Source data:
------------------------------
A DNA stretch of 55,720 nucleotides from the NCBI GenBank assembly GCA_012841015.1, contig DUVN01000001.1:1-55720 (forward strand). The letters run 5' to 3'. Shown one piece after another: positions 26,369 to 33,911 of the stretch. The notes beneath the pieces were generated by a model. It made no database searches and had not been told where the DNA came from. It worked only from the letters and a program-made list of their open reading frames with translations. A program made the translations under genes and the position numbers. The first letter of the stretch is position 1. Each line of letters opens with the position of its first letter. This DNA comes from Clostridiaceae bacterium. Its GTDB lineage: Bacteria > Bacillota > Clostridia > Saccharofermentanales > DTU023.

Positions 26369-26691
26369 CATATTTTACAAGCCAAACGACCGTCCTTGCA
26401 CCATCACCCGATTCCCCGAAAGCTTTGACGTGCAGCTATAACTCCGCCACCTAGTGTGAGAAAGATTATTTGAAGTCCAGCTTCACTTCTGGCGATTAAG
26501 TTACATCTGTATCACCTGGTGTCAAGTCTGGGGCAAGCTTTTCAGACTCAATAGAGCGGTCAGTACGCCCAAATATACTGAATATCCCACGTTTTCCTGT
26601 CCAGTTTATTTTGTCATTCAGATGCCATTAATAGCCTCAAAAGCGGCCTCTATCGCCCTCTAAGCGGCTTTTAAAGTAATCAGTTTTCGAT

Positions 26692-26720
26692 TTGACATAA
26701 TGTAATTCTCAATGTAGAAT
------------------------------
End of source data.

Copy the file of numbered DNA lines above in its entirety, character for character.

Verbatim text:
A DNA stretch of 55,720 nucleotides from the NCBI GenBank assembly GCA_012841015.1, contig DUVN01000001.1:1-55720 (forward strand). The letters run 5' to 3'. Shown one piece after another: positions 26,369 to 33,911 of the stretch. The notes beneath the pieces were generated by a model. It made no database searches and had not been told where the DNA came from. It worked only from the letters and a program-made list of their open reading frames with translations. A program made the translations under genes and the position numbers. The first letter of the stretch is position 1. Each line of letters opens with the position of its first letter. This DNA comes from Clostridiaceae bacterium. Its GTDB lineage: Bacteria > Bacillota > Clostridia > Saccharofermentanales > DTU023.

Positions 26369-26691
26369 CATATTTTACAAGCCAAACGACCGTCCTTGCA
26401 CCATCACCCGATTCCCCGAAAGCTTTGACGTGCAGCTATAACTCCGCCACCTAGTGTGAGAAAGATTATTTGAAGTCCAGCTTCACTTCTGGCGATTAAG
26501 TTACATCTGTATCACCTGGTGTCAAGTCTGGGGCAAGCTTTTCAGACTCAATAGAGCGGTCAGTACGCCCAAATATACTGAATATCCCACGTTTTCCTGT
26601 CCAGTTTATTTTGTCATTCAGATGCCATTAATAGCCTCAAAAGCGGCCTCTATCGCCCTCTAAGCGGCTTTTAAAGTAATCAGTTTTCGAT

Positions 26692-26720
26692 TTGACATAA
26701 TGTAATTCTCAATGTAGAAT